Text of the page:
Blessed are they that mourn: for they shall be comforted. (Matthew 5:4)
On one level, this verse says simply that one feels better after a good bout of weeping. But its deeper significance may be difficult for many to accept because it is culturally contrary to the way we think: To be truly happy, we must adopt a spirit of grievousness over our lives and the world in which we live.
Blessed, of course, is from the Greek verb μακάριος (makarios — blessed or happy).
But it may be easier to ponder what Jesus Christ meant when he said “blessed” by defining what precisely “mourning” was. Mourn is from the Greek verb — πενθέω (pentheo): to mourn or lament, especially for the dead.
We are blessed (happy) when we mourn our dead, old selves. Blessed Theophylact said, “‘Blessed are they that mourn” for their sins, not for the things of this life. Christ said, ‘They that mourn,” that is, they that are mourning incessantly and not just one time; and not only for our own sins, but for those of our neighbor.”
This seems to be a polar opposite to the concept of maintaining health self-esteem that today’s psychologists, counselors and teachers would profess. In fact, God wants us broken.
A sacrifice unto God is a broken spirit; a heart that is broken and humbled God will not despise. (LXX, Psalm 50)
The context of mourn appears also in James:
Be afflicted, and mourn, and weep: let your laughter be turned to mourning, and your joy to heaviness. (Jms 4:8)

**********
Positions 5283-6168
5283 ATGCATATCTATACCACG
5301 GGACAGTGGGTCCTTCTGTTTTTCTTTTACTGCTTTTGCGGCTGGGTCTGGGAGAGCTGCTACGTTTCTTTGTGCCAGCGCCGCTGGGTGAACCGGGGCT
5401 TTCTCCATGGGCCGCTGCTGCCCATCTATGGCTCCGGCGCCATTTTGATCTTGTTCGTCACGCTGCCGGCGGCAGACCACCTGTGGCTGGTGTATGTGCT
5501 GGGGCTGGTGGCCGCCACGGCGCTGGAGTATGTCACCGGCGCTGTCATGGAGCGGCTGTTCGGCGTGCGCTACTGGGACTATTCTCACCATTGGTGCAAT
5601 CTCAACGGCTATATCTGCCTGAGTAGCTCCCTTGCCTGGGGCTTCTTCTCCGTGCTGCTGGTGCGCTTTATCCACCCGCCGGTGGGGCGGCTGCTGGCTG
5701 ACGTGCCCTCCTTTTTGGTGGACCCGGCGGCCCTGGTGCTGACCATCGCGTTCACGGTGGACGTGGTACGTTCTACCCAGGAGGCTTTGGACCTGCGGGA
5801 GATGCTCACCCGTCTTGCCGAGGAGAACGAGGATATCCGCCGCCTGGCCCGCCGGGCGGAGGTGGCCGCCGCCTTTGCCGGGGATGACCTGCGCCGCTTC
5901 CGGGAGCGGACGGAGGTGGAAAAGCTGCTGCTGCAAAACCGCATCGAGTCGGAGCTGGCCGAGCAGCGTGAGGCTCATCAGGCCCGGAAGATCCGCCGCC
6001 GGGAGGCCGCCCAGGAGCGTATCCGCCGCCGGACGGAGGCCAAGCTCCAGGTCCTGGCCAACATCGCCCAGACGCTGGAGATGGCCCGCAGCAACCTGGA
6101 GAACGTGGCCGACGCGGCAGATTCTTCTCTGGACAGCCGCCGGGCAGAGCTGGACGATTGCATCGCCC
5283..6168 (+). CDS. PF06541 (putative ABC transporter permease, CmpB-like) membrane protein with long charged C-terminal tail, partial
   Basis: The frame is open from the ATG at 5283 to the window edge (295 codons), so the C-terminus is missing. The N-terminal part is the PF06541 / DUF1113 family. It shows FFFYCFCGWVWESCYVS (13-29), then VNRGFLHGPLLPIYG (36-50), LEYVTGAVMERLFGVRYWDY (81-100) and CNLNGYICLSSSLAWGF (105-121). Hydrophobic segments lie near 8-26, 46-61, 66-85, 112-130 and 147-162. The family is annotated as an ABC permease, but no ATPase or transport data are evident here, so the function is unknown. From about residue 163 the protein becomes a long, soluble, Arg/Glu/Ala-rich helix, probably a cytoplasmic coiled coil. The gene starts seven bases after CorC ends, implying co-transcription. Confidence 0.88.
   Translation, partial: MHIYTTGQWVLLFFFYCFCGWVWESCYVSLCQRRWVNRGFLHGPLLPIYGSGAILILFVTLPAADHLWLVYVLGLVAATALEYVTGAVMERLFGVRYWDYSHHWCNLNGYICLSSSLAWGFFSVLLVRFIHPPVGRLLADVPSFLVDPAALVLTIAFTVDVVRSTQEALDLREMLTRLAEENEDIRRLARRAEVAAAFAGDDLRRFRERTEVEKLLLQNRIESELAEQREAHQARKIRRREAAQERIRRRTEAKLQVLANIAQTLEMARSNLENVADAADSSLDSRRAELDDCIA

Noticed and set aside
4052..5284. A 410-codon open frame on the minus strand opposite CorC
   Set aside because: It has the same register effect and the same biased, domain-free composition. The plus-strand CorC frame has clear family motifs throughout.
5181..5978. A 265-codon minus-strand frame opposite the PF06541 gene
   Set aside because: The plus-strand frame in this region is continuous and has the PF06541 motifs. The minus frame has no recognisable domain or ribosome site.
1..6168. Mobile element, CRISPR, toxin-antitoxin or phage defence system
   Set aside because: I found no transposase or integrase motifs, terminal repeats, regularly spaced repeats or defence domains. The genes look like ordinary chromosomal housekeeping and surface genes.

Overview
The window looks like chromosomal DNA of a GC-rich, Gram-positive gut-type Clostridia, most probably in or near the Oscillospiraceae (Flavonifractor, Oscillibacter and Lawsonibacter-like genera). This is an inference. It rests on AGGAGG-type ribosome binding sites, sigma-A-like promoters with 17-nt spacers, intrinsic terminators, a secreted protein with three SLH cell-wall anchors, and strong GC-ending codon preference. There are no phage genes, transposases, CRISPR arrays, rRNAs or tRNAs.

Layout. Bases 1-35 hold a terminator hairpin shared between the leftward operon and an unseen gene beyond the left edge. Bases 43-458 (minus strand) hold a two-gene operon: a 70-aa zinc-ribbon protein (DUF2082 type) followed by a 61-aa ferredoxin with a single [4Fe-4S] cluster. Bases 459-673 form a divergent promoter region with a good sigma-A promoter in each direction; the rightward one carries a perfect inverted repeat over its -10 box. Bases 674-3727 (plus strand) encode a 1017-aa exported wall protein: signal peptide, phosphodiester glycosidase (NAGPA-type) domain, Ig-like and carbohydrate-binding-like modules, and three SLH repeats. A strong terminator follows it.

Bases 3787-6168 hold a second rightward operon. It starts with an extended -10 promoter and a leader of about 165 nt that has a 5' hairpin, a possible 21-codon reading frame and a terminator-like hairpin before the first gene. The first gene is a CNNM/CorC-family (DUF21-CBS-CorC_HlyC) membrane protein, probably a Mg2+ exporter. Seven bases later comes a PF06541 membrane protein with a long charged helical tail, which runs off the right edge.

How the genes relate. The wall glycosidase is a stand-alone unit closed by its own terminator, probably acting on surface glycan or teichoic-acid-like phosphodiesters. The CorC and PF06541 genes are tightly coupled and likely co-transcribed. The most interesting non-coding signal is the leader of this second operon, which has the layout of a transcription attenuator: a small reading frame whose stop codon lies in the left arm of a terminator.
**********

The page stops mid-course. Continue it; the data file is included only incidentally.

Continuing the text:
Let us dissect this verse, defining the words:
Be afflicted [ταλαιπωρέω (talaiporeo) — to toil heavily, endure labor and hardship] and mourn [πενθέω (pentheo) — to mourn, lament], and weep: Let your laughter be turned to mourning [same root as “mourn” — lamenting, mourning] and your joy [χαρά (chara) — joy or gladness] (be turned also) to heaviness [κατήφεια (kateiphea) shame, dejection, gloom].
Putting it in context of James’ epistle: Draw closer to God and submit to Him, flee from the devil, be pure both outwardly and inwardly and cut the hypocritical living (verses 7-9), endure hardship and lament and weep for your true sinful nature from which only God can rescue you. Don’t laugh but tear in your eyes, and instead of glee — show the shamed and downcast look of someone whose only pick-me-up can come from God.
Spiritual mourning is a state akin to mourning for a loved one — where we care for nothing except for our grief at our loss. That leads to the Lord’s promised comfort.
The consolation comes by God’s innate design. People feel better after a good cry. But when we actually mourn and weep for own pathetic condition, not solely because of losses to us, then we are gaining in spiritual strength. Comforted stems from Greek παρακαλέω (parakaleo), which carries a variety of shades of meaning — to animate, encourage, comfort, console, to be cheered, comforted. Said Blessed Theophylact, “‘Comforted,’ both in this life, for he who mourns for his sins rejoices spiritually, and even moreso in the next life.”
This message probably grates at many of the happy go-lucky westerners (like myself) who view living a spiritual life through the New Age distortions of secularism and equate spirituality as a “self-help” that promotes self-esteem and enhanced productivity. But what Christ had been saying that was so revolutionary to his audience at the time was this: A man is blessed not when he is graced by wealth, luck, or happiness, but when he is wailing in a fetal position at the loss of a loved one or hitting the sharp shoals clustering the shores of repentance.